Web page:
This kind of attack can also be performed against browsers on a PC. This is known as a “man in the browser” attack, where malware changes what you see via redirection tactics. The goal is to redirect the user to a fake login page and get them to enter their details into the phoney site.

banking-trojan-spread

Unfortunately, banking trojans have been on the rise in recent months. In June, Checkpoint stated that banking trojans were on the rise by a massive 50%. Kaspersky Lab then declared banking trojans the “phantom menace” of Q2 of 2018 after they hit an all-time high. As long as banking trojans make the attackers lots of money, there will always be malware floating around the Internet looking for credentials to steal.

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With all this talk of trojans, it can be worrying to hear that your bank account could be in grave danger. However, as long as you keep yourself safe, you shouldn’t encounter a banking trojan yourself. The following explains how to stay safe.

Keep Your Security Suites Updates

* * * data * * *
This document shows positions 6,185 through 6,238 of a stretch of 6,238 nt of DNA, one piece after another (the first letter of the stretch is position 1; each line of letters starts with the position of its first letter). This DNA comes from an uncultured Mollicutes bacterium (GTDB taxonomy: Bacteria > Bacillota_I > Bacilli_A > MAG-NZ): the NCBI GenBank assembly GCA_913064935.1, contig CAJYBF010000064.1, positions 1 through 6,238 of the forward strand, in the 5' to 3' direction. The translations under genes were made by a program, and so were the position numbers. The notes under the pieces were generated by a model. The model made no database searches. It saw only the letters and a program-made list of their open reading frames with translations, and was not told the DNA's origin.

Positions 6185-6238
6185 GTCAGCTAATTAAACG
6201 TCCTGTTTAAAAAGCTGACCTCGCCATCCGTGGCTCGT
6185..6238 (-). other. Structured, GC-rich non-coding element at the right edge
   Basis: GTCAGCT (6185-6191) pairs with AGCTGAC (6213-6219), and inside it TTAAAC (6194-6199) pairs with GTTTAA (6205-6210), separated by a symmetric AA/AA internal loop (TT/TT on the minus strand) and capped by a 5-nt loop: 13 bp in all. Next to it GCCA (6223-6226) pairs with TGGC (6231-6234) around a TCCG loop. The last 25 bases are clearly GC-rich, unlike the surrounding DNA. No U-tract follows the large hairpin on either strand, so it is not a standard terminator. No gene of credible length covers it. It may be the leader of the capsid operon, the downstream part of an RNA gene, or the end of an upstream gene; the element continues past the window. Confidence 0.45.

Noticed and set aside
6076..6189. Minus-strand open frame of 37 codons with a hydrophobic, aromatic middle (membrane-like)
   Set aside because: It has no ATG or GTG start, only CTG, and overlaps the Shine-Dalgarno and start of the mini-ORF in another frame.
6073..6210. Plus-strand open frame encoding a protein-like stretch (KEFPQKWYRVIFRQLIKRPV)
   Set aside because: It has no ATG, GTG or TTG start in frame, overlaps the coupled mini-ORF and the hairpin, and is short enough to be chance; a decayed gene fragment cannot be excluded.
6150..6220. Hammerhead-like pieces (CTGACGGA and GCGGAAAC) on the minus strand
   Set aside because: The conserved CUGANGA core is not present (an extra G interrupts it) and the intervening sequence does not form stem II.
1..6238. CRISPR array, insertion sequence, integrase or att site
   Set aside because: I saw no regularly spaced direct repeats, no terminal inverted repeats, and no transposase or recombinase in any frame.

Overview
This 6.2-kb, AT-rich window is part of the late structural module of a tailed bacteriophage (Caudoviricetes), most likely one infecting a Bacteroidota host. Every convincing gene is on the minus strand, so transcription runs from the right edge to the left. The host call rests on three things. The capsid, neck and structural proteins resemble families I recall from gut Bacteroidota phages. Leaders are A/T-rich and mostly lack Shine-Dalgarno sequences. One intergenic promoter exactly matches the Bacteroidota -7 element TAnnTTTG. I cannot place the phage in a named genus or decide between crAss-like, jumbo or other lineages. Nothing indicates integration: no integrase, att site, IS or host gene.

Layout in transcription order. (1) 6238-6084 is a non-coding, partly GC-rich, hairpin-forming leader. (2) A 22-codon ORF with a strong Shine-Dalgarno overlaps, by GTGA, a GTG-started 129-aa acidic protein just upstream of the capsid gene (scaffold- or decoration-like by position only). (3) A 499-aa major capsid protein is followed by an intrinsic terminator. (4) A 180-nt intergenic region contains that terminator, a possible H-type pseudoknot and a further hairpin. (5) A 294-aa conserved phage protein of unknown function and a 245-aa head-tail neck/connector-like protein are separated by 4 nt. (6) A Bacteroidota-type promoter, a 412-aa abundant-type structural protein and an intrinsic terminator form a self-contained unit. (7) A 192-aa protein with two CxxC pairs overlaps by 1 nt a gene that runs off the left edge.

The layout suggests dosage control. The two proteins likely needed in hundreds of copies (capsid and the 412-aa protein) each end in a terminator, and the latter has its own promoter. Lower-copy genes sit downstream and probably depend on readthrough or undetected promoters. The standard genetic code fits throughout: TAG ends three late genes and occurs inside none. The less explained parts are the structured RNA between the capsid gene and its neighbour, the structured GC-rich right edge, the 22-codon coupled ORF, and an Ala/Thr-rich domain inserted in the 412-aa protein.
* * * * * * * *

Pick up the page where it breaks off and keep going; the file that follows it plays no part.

If you have antivirus running, be sure to keep it topped up with all the latest virus definitions. As new trojans appear and old ones morph, security companies keep a log on what’s going on and update the virus definitions to identify the culprits when they appear. Keep yours updated so that you have the most up-to-date definitions of banking trojans.

Download Apps and Files Only from Trusted Sources

Malware has to get onto your PC or phone somehow, and the most common means is by downloading an infected file. Be sure to double-check what you’re downloading and where you’re getting it from – if the source seems too shady, try finding a better site. For mobile, always download apps from the official app store, and even then, be sure you’re not downloading a fake app by checking the download count and number of reviews of the app. A five-star review doesn’t mean much when it’s only a few people!

Keep an Eye Peeled for Suspicious Behaviour

Does your bank login page look drastically different than you remember it? Perhaps it’s suddenly asking you for very personal information that you’d rather not share? If something “seems off,” be sure to check if you are where you think you are before entering any details.